Stella Fubara-Obinwa

Min Read

Ambition, leadership, and promoting global destinations to the African diaspora

1. Stella Fubara-Obinwa. Give us 5 words you use to describe yourself?

Loyal, Objective, Driven, Happy, and Loving.

2. What were your earlier years like, growing up Nigerian?  

I was born in Columbus, Ohio to Alabo Prof. DMJ Fubara & Dr. Mrs Vinolia Fubara, but our family comes from Opobo Town, Rivers State, Nigeria. I am the second of 7 children, and the first daughter. I was chubby and always around food, and the family announcer of supper time (for which I am still mercilessly teased).  I had an extremely loving childhood.  I don’t think a day went by with my parents not expressing love to us. Even when we got spanked (which was rare), a hug and a kiss followed right after the spanking. 

My father’s hobby was photography, and he would take pictures of us at every opportunity, capturing all the family moments. My parents were very involved in our daily upbringing and Christian education. They facilitated all kinds of academic, cultural, musical, and gastronomy experiences for us. I recall only 1 spanking incident as a child – my older brother and I were both spanked for riding our bikes late into the evening, and we were hugged right afterwards!  

When I was 8yrs old, we moved to Enugu, Nigeria.  My father wanted us to know and understand where we come from, and who we are.  It was a little bit difficult for me at first because I couldn’t understand any Nigerian language or the style of communication. I recall that mosquitoes tormented me, and left scars on my skin which further highlighted the fact that I was not “home grown”. It took quite a while for the scars to fade.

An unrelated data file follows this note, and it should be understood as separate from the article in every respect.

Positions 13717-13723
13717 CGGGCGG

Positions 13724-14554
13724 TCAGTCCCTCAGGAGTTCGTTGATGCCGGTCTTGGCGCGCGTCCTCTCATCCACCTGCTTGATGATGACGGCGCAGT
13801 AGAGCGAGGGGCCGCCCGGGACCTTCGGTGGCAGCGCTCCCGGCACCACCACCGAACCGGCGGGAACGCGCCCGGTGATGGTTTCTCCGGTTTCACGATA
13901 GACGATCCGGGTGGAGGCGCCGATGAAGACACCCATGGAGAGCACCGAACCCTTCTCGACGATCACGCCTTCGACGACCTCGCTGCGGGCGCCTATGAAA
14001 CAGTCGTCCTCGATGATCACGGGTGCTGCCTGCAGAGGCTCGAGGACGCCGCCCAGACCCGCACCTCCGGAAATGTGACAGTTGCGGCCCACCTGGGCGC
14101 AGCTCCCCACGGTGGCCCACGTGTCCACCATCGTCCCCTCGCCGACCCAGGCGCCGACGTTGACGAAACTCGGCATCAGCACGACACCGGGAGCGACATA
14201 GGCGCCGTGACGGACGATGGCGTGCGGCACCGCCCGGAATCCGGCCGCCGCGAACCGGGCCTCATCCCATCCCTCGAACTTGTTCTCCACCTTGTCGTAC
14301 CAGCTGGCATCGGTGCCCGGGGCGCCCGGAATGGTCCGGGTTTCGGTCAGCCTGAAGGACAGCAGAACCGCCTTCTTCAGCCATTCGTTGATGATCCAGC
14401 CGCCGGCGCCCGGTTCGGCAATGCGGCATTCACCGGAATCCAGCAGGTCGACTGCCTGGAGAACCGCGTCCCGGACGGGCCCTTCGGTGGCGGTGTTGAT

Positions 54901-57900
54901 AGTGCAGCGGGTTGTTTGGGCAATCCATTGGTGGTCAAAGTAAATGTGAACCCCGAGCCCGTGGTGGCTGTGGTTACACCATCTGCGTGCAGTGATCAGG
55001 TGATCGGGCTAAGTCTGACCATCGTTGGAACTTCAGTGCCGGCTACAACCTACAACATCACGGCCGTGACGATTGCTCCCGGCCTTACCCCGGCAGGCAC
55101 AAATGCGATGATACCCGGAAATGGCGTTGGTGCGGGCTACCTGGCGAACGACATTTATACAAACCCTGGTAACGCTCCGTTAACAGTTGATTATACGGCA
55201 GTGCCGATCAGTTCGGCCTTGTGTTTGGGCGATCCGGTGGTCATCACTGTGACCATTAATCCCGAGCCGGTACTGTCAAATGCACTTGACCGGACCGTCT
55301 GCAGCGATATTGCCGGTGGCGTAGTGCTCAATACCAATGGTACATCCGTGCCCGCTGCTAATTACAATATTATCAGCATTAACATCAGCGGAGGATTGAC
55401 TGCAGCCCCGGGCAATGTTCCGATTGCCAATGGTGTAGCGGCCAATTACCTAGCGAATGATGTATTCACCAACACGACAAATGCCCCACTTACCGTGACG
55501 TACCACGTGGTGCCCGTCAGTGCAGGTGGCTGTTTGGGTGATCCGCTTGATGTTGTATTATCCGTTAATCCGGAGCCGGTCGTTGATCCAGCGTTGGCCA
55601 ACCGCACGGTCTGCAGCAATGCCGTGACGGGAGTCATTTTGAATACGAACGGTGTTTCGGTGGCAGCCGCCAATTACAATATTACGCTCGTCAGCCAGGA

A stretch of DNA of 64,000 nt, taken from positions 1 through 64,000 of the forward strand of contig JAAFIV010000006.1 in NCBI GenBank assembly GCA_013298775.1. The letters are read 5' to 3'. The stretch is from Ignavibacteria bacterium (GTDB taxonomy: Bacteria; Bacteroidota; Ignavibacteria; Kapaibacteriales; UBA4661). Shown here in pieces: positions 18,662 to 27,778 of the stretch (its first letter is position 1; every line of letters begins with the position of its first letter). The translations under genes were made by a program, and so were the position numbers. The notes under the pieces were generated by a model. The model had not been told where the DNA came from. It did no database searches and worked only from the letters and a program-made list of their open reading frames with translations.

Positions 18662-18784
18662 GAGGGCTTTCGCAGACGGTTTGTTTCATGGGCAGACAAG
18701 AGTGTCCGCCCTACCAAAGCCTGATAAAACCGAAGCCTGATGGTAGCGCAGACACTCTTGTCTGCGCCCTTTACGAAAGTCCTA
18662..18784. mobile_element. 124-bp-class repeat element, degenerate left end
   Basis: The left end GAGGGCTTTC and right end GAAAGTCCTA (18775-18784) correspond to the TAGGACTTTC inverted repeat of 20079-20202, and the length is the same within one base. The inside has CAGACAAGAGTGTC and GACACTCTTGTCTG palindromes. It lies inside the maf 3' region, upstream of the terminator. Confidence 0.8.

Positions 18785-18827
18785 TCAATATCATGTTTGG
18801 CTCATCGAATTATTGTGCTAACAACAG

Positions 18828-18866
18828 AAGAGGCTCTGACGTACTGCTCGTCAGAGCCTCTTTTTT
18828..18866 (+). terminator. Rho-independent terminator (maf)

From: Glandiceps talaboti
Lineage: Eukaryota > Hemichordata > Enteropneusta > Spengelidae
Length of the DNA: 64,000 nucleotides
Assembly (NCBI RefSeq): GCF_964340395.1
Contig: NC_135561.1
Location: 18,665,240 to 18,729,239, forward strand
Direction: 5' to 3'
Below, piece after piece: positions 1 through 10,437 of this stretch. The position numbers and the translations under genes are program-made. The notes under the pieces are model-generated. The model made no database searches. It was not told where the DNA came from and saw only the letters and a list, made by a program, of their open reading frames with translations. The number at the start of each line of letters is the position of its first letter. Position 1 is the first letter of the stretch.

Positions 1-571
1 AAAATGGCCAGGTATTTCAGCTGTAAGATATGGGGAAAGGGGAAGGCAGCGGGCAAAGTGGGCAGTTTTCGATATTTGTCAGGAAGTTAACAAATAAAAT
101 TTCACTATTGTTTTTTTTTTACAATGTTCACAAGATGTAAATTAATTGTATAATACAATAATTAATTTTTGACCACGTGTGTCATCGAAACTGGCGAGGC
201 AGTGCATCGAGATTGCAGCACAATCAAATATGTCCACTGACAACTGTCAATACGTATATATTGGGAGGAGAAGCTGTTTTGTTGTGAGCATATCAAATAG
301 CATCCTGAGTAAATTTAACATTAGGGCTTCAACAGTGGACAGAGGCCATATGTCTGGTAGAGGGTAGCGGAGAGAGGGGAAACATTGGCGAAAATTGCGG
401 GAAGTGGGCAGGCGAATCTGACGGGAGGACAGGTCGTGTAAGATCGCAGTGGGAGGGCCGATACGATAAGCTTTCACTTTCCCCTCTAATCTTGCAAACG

My American accent alienated me even further, and I was careful not to speak up too much in elementary school. Female classmates made fun of my accent, my dressing, and my skin…but even then, I maintained the happy spirit I am known for today.   My saving grace was that my older brother Michael and my younger sister Ayayi were very popular. They were star TV kids, so I latched on to their stardom and did everything they did! I was also an avid piano player and performed at a few concerts at the British Council in Enugu.   

We were close to our grandparents too.  My grandfather, Firi Shoo Peterside, adored us all, and spent a lot of time nurturing us. He is the reason I am a very good Opobo dancer. I did 2yrs of elementary school at Ekulu Primary School, and 5yrs of boarding school at the Federal Govt College Enugu and Federal Govt Girls College Abuloma. I loved my early years, and I’m blessed with wonderful parents who ensured we had every tool necessary to succeed.  

3. What dreams did you have growing up, that were to later guide your professional pursuits? 

I dreamt of becoming an air hostess or pilot. I thought air hostesses were so glamourous!  I also wanted to go to Aviation school!  My father said for me to get my degree first and then I could go learn how to fly. I think the real reason he averted me from that path was because I was a little wild by the time I finished high school, and he wanted me close to home.